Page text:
While the Eames House did not utilize Cemesto in critical structural elements such as roofing, the facade did host many rectangular panels of similar dimensions and thickness. The Eameses treated some of the Cemesto panels with a variety of paint colors; however, a sizable amount was left unpainted in their natural state. The Cemesto simultaneously acted as an interior and exterior wall surface; the areas with Cemesto panels did not require extra insulation, protective coating, or interior wall surfacing. This convenient for the Eameses because they didn’t have to bulk up the structure with unnecessary materials, and it allowed them to cut costs.
There are four types of glass evident throughout the exterior and interior of the house: clear polished plate glass, Factrolite textured glass, wire-embedded safety glass, and translucent corrugated glass. Mississippi Glass Company supplied each type of glass.
Charles and Ray could have built a home with far more Cemesto and stucco paneling, allowing for the structure to be more secluded and facing inward on itself. Instead, a majority of the home’s perimeter is made up of windows and provides for an outward connection with nature. The placement of the different types of glass served a rigid purpose but was sometimes an additional aesthetic bonus. Textured Factrolite glass was placed in areas where extra privacy was required (in the sash of the front door, across the main wall of the kitchen, and in the bathrooms). Corrugated semi-transparent glass separated the dining area and kitchen from the utility room behind so that guests wouldn’t see the laundry quarters, electrical panels, and a few downpipes. The glass was transparent so that light would still permeate into the utility area, which was free of windows itself. The wire-embedded glass was utilized in locations that were more utilitarian and required additional safety precautions, such as the skylight and across the front facade of the working studio. Because of the highly flammable nature of eucalyptus trees, Charles and Ray were conscious of having fire protection in an area where they most often prototyped furniture or shot films with high-intensity lighting.
In terms of aesthetics, Charles noted that the addition of glass “and reflections restore transparency and add double images that become characteristic of the building.” He also made the point that the planes and shadows caused by the wire pattern in some of the glass became an essential visual feature.
Although painting a surface does perhaps defeat the “honest use of materials” policy of Charles and Ray, paint was necessary and vital to coat some surfaces of the home’s exterior for longevity. The site of the house overlooks the Pacific Ocean, and the high salt content of the air needed a layer of paint to protect the steel framing from corrosion. The Eameses chose rubber-based paint from the A. C. Horn Company; the color of this rubberized paint was custom mixed to formulate the “warm grey web” that Charles and Ray referred to with adoration over the years. Out of all of the materials present, the paint has required the most maintenance, and the color of the steel framing slowly evolved into today’s glossy black.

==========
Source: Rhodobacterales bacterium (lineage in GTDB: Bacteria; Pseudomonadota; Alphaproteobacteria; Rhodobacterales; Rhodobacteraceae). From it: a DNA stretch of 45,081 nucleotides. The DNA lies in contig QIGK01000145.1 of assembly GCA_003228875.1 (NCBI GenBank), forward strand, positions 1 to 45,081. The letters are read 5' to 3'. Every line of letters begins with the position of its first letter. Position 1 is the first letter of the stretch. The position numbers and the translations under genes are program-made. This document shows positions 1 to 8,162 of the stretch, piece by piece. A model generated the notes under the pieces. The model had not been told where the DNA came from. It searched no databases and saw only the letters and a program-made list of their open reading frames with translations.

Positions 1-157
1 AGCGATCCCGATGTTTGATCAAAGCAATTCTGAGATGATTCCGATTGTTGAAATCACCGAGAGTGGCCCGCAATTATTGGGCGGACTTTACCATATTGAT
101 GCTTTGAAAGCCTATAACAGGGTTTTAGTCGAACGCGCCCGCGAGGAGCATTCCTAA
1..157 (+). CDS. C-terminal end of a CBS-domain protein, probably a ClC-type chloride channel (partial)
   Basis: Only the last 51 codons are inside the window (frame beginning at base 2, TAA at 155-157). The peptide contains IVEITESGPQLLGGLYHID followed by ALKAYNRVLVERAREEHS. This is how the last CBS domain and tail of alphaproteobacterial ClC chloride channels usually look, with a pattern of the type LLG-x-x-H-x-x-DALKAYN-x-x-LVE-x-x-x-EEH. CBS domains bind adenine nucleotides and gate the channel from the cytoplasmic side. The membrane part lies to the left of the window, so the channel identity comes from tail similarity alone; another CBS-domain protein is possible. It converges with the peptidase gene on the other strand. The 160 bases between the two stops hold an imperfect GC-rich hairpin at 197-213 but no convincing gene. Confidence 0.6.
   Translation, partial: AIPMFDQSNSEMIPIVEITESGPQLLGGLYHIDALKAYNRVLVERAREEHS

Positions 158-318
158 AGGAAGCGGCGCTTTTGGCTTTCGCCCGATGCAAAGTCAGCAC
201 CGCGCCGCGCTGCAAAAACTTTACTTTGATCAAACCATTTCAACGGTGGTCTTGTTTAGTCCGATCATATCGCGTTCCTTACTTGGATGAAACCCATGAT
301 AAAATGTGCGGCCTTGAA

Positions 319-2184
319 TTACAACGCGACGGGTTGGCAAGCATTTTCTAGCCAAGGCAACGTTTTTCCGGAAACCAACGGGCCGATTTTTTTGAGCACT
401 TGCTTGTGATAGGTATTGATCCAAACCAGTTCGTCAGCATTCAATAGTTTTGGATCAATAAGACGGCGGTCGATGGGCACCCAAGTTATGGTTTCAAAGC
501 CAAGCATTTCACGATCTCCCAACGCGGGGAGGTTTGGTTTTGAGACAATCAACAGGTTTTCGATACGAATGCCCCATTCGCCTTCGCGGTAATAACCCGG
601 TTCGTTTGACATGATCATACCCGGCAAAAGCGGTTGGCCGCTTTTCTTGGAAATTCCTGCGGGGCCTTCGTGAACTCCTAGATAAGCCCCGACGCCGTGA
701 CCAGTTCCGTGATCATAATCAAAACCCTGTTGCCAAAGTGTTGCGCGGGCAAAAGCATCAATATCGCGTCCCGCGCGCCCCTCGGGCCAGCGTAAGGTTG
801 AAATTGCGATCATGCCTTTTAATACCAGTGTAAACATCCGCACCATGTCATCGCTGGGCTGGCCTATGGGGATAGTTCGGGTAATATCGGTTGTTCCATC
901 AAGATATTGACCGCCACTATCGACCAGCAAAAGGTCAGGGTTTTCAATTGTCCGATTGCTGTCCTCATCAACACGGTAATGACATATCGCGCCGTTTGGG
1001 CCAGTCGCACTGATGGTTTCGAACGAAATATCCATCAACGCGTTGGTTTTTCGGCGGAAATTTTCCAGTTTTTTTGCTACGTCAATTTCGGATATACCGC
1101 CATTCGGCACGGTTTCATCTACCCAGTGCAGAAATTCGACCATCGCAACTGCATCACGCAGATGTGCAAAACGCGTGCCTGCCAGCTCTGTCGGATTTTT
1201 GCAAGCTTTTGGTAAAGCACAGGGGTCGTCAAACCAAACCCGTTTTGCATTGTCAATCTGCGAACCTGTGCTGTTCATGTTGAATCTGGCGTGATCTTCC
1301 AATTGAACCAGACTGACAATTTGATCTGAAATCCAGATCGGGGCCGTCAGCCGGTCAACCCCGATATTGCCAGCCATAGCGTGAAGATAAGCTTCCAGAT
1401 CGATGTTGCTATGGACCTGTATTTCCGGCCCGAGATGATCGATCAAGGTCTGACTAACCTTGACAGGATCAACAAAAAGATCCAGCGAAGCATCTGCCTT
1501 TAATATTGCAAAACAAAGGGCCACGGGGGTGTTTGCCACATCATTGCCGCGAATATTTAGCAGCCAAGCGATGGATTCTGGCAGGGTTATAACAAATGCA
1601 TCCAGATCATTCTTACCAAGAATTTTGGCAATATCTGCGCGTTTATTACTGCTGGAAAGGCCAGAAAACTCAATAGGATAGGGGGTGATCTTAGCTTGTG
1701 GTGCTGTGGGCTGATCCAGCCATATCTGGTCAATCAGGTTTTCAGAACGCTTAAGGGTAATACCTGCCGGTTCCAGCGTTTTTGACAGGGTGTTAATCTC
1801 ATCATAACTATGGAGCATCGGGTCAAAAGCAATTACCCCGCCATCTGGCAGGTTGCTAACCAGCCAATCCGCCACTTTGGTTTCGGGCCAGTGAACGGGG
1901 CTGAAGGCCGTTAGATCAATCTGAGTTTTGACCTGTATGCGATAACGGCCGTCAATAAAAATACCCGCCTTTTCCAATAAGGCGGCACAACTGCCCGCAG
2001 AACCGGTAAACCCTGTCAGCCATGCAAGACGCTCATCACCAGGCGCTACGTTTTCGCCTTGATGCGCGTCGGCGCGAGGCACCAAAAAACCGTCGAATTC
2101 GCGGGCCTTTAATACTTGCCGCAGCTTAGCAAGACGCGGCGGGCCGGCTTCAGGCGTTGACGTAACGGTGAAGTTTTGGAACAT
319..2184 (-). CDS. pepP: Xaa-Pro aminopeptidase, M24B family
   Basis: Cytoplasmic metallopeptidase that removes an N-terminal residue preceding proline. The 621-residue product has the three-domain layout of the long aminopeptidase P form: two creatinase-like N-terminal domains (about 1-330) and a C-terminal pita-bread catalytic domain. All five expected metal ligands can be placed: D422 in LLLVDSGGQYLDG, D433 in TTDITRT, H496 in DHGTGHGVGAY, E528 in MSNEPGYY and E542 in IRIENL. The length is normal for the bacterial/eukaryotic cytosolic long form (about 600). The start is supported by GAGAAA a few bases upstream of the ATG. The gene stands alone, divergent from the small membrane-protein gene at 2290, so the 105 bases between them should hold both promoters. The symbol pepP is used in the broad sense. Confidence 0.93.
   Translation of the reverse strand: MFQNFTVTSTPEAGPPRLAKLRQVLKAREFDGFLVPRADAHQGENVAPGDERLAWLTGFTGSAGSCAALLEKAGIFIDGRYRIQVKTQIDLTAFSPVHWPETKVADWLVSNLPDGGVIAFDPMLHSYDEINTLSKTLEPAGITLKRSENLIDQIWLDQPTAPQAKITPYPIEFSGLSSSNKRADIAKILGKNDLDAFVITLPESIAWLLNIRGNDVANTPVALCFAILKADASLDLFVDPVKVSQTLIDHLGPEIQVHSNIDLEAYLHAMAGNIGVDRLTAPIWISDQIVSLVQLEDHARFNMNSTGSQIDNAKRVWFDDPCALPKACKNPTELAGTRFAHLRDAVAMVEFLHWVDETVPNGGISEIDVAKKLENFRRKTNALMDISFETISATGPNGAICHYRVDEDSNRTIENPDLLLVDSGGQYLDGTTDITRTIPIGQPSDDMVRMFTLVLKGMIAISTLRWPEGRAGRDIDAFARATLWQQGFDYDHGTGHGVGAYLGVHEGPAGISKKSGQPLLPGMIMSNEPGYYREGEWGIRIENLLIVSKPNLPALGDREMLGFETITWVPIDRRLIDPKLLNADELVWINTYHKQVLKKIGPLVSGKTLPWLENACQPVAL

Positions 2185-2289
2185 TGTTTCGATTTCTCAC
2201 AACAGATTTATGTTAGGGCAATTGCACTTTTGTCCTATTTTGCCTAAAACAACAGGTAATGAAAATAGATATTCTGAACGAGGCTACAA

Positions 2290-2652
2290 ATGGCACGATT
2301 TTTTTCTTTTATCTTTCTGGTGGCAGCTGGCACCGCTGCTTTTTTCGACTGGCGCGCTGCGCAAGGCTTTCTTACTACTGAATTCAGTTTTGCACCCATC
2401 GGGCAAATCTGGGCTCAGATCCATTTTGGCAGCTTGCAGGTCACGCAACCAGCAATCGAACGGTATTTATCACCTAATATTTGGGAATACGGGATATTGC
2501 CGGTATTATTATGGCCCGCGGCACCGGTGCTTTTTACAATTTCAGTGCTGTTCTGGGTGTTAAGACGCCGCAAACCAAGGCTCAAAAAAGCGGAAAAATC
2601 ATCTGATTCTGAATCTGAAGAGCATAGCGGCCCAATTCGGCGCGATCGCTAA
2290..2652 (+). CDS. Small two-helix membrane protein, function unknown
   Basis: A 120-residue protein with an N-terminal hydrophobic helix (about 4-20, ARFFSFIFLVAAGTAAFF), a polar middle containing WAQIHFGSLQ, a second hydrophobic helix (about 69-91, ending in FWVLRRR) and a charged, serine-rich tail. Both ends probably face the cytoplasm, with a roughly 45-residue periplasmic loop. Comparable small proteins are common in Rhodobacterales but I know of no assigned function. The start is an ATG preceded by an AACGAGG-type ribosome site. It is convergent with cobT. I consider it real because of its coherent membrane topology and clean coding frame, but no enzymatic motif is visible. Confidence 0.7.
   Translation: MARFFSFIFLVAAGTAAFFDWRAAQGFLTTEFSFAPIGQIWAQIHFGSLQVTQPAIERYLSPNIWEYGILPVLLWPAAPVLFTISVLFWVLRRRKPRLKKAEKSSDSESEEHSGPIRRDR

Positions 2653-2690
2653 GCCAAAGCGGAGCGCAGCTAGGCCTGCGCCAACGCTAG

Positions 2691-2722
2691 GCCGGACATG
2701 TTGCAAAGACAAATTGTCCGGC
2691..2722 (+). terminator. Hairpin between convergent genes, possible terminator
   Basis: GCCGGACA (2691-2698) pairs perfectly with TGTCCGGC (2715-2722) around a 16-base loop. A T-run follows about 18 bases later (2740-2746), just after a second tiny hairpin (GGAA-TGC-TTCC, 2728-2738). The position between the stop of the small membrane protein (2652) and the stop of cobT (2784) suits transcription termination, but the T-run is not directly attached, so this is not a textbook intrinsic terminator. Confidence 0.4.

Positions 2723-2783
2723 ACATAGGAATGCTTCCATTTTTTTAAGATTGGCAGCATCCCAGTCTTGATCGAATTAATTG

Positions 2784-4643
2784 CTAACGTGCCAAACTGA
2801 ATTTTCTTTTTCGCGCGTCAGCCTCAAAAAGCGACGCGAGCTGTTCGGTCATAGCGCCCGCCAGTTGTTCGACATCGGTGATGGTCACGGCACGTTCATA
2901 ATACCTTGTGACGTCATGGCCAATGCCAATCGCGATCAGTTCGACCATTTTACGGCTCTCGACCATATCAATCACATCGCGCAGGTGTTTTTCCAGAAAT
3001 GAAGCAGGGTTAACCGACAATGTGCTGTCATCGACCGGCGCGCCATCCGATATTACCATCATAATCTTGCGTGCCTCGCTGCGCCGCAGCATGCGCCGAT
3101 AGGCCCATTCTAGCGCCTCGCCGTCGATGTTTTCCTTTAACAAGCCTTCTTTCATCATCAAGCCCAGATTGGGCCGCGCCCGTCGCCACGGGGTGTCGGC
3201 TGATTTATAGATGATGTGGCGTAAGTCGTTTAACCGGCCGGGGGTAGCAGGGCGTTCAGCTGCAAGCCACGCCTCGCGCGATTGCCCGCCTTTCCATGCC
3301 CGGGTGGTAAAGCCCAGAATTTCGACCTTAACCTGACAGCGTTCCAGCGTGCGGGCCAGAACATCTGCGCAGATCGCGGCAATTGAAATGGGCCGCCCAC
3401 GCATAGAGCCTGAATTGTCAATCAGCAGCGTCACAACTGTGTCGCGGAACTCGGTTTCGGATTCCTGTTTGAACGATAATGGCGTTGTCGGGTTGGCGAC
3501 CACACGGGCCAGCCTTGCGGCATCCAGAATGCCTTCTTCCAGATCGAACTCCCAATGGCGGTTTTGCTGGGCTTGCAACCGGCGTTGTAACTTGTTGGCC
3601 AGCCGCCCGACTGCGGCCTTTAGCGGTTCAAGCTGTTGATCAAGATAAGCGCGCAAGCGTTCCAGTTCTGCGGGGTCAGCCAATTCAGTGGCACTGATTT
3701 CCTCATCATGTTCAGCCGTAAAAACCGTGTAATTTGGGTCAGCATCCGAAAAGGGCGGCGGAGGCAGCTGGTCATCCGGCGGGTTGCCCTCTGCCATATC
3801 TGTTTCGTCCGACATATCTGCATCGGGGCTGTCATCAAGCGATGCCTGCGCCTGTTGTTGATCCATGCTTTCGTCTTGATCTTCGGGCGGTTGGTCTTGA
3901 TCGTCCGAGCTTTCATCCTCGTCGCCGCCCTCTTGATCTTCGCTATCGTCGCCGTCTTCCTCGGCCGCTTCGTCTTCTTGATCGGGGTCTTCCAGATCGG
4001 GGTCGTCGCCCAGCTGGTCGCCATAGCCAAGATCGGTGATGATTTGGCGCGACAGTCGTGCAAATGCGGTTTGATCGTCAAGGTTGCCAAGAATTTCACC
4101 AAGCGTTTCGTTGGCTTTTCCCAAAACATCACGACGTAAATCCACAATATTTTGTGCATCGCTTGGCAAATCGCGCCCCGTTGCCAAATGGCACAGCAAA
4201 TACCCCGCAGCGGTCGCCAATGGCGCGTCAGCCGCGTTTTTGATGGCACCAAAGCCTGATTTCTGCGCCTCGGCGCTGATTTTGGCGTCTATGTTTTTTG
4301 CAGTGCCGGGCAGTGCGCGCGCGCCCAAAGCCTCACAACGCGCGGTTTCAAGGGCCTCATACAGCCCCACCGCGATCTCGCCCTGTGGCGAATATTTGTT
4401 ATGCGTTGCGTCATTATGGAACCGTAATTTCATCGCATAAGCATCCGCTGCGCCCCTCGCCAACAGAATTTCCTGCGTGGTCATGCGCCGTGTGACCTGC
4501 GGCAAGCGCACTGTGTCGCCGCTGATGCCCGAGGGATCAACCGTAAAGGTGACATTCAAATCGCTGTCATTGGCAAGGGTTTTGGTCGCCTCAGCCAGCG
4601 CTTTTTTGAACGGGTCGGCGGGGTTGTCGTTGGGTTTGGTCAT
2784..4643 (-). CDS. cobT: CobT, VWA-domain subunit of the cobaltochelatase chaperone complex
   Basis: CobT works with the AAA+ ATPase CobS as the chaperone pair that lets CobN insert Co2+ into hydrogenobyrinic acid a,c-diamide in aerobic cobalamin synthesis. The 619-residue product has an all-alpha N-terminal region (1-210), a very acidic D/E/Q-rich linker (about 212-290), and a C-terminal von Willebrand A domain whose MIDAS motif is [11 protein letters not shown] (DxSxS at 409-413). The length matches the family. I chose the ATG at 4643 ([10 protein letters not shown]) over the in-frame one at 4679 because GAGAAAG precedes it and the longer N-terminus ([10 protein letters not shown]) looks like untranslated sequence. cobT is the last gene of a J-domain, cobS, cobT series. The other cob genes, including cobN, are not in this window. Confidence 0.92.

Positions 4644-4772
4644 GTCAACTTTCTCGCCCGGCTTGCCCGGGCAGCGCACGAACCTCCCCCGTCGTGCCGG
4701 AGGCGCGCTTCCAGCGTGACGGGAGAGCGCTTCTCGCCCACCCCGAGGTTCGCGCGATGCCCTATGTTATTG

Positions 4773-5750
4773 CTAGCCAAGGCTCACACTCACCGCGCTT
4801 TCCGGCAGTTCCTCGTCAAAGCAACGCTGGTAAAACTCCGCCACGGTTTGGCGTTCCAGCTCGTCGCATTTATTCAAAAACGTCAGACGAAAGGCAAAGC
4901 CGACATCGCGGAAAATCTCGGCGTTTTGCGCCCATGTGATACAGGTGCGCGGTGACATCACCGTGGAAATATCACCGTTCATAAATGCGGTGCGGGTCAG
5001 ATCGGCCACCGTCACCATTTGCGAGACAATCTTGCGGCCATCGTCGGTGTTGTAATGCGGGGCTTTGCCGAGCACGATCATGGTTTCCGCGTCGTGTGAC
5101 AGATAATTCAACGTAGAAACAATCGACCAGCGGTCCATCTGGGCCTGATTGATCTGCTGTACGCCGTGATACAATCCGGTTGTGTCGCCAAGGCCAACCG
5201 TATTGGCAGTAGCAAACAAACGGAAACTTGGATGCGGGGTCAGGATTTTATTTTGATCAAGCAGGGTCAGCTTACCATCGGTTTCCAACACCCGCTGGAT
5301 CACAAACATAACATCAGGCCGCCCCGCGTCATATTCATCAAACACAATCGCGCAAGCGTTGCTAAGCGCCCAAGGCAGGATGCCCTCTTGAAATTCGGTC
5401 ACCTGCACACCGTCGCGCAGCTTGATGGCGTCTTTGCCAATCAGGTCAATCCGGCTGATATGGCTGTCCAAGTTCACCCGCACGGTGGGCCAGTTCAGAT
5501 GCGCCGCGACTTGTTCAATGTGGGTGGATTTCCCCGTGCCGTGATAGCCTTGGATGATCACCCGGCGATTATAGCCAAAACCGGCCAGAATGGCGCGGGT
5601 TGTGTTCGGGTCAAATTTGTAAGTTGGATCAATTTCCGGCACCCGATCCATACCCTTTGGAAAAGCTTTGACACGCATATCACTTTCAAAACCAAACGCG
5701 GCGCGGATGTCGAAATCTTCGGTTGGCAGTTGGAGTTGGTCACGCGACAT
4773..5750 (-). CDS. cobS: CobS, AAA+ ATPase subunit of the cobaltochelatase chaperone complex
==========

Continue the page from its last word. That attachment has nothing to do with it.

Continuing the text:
In terms of aesthetics, which followed functionality for the Eameses, paint was the one area in which Charles and Ray felt the most leniency when it came to decisions. Charles, in the Arts & Architecture briefing, recalled, “Paint defines the surface in lines and relation to each other.” Ray, having studied abstract painting in New York City for the six years before meeting Charles, found the paint choices of the home to be of equal importance to its structural integrity. To read more about the topic of how the Eameses chose the specific paint colors, see our blog post, Painting the Palette.
Wall-tex was a sturdy canvas intended as an application for walls to make them waterproof and more resistant to wear. Advertisements from the time deny Wall-tex’s comparison to wallpaper on all fronts. A particular ad from the early 1940s claimed that Wall-tex was, “the most serviceable type of wall decoration known,” and continued, “Canvas won’t chip like paint or tear like paper. Ugly plaster cracks won’t show through. The finish is permanently baked on. You can wash it clean with soap and water; the lovely colors won’t be harmed.”
Wall-tex is the covering on all interior wall surfaces of the residence and studio that are not glass or Cemesto. The Eameses left the canvas unpainted. Charles and Ray noted, in various interviews, that the plain, white sections of wall acted as a visual resting point for your eyes as they traveled around the space.
Swedlow Plastics Company’s war-time achievements included creating a material called Plyon for aviation companies. Plyon acted as the plastic backing for self-sealing fuel cells in aircraft for companies such as Boeing and North American Aviation Inc. When the war ended, this laminated, light-weight material was left in excess and was often re-incorporated as a cabinetry material in industrial and commercial spaces.